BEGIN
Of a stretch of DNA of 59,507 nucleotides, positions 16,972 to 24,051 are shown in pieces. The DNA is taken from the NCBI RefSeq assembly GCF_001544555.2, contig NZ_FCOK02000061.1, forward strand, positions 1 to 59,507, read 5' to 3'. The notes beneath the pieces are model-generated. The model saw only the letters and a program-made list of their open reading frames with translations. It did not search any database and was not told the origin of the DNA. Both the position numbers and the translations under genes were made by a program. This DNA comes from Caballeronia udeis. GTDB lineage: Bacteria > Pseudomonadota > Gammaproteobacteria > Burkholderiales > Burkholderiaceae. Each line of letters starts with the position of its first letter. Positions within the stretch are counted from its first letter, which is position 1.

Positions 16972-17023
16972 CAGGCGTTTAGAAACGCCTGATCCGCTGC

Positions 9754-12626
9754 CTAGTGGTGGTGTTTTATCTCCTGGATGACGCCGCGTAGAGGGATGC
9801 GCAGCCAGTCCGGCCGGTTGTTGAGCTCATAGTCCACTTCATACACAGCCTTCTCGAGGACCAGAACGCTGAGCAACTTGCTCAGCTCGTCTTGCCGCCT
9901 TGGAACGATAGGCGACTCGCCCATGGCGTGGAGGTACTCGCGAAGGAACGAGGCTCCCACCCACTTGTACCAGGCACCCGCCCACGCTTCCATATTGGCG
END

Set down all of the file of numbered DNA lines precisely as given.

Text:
Of a stretch of DNA of 59,507 nucleotides, positions 16,972 to 24,051 are shown in pieces. The DNA is taken from the NCBI RefSeq assembly GCF_001544555.2, contig NZ_FCOK02000061.1, forward strand, positions 1 to 59,507, read 5' to 3'. The notes beneath the pieces are model-generated. The model saw only the letters and a program-made list of their open reading frames with translations. It did not search any database and was not told the origin of the DNA. Both the position numbers and the translations under genes were made by a program. This DNA comes from Caballeronia udeis. GTDB lineage: Bacteria > Pseudomonadota > Gammaproteobacteria > Burkholderiales > Burkholderiaceae. Each line of letters starts with the position of its first letter. Positions within the stretch are counted from its first letter, which is position 1.

Positions 16972-17023
16972 CAGGCGTTTAGAAACGCCTGATCCGCTGC

Positions 9754-12626
9754 CTAGTGGTGGTGTTTTATCTCCTGGATGACGCCGCGTAGAGGGATGC
9801 GCAGCCAGTCCGGCCGGTTGTTGAGCTCATAGTCCACTTCATACACAGCCTTCTCGAGGACCAGAACGCTGAGCAACTTGCTCAGCTCGTCTTGCCGCCT
9901 TGGAACGATAGGCGACTCGCCCATGGCGTGGAGGTACTCGCGAAGGAACGAGGCTCCCACCCACTTGTACCAGGCACCCGCCCACGCTTCCATATTGGCG